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Sun Sends Out a Significant Solar Flare

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Posted November 7, 2013

The sun emitted a significant solar flare, peaking at 5:12 p.m. EST on Nov. 5, 2013.  Solar flares are powerful bursts of radiation. Harmful radiation from a flare cannot pass through Earth’s atmosphere to physically affect humans on the ground, however — when intense enough — they can disturb the atmosphere in the layer where GPS and communications signals travel.

NASA’s Solar Dynamics Observer captured this image of an X3.3-class solar flare that peaked at 5:12 p.m. EST on Nov. 5, 2013. This image shows light blended from the 131 and 193 wavelengths. Image Credit: NASA/SDO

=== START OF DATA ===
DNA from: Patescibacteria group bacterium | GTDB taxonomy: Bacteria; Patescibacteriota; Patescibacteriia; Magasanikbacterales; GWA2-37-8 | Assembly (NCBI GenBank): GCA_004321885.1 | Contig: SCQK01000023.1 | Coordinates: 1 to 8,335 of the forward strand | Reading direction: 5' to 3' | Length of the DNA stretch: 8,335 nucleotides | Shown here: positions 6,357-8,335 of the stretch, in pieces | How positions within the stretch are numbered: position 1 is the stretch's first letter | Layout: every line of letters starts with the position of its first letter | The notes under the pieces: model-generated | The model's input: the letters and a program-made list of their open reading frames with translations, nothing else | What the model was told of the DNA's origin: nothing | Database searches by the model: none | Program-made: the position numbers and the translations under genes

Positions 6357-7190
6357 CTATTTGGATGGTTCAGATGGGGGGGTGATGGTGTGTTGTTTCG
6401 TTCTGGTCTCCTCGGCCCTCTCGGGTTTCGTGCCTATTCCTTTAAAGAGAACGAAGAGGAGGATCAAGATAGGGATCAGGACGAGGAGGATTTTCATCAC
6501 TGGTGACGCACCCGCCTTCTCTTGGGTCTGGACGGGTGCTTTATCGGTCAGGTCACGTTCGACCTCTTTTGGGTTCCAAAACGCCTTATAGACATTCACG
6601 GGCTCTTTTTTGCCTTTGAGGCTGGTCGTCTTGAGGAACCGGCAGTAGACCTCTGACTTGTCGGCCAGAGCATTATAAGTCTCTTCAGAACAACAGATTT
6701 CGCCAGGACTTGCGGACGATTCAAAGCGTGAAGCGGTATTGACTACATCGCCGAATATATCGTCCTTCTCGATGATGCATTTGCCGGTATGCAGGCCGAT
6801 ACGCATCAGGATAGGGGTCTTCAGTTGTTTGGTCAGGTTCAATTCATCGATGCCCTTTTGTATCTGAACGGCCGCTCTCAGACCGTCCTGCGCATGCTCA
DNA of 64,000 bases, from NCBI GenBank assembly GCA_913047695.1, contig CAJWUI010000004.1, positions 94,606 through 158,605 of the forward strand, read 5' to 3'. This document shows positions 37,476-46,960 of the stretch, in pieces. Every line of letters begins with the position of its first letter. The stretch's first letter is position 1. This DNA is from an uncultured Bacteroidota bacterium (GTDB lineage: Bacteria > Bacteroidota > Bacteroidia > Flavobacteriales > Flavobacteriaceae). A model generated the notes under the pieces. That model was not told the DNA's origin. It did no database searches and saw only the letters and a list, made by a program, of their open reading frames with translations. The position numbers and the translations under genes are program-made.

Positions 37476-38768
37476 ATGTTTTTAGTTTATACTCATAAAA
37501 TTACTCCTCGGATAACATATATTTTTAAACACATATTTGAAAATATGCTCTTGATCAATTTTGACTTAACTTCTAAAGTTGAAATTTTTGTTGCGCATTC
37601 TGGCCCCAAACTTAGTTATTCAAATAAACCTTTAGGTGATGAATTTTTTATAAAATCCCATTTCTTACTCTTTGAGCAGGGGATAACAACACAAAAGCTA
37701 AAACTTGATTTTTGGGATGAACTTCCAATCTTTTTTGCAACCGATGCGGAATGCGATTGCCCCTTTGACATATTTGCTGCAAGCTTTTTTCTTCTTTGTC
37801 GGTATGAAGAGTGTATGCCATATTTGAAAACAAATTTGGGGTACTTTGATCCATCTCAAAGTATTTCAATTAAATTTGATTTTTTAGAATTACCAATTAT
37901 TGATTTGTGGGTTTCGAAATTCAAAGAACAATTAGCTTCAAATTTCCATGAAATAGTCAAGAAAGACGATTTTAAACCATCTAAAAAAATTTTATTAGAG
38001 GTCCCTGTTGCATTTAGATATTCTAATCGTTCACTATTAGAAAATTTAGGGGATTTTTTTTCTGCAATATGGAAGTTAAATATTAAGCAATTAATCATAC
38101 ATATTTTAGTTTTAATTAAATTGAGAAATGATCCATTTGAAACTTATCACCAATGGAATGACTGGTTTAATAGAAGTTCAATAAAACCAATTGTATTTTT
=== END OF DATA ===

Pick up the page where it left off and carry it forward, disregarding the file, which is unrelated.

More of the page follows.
NASA’s Solar Dynamics Observer captured this image of an X3.3-class solar flare that peaked at 5:12 p.m. EST on Nov. 5, 2013. This image shows light blended from the 131 and 193 wavelengths. Image Credit: NASA/SDO

To see how this event may impact Earth, please visit NOAA’s Space Weather Prediction Center at https://spaceweather.gov, the U.S. government’s official source for space weather forecasts, alerts, watches and warnings.

This flare is classified as an X3.3 flare. X-class denotes the most intense flares, while the number provides more information about its strength. An X2 is twice as intense as an X1, an X3 is three times as intense, etc.

Increased numbers of flares are quite common at the moment as the sun’s normal 11-year activity cycle is ramping up toward solar maximum conditions.

Source: NASA

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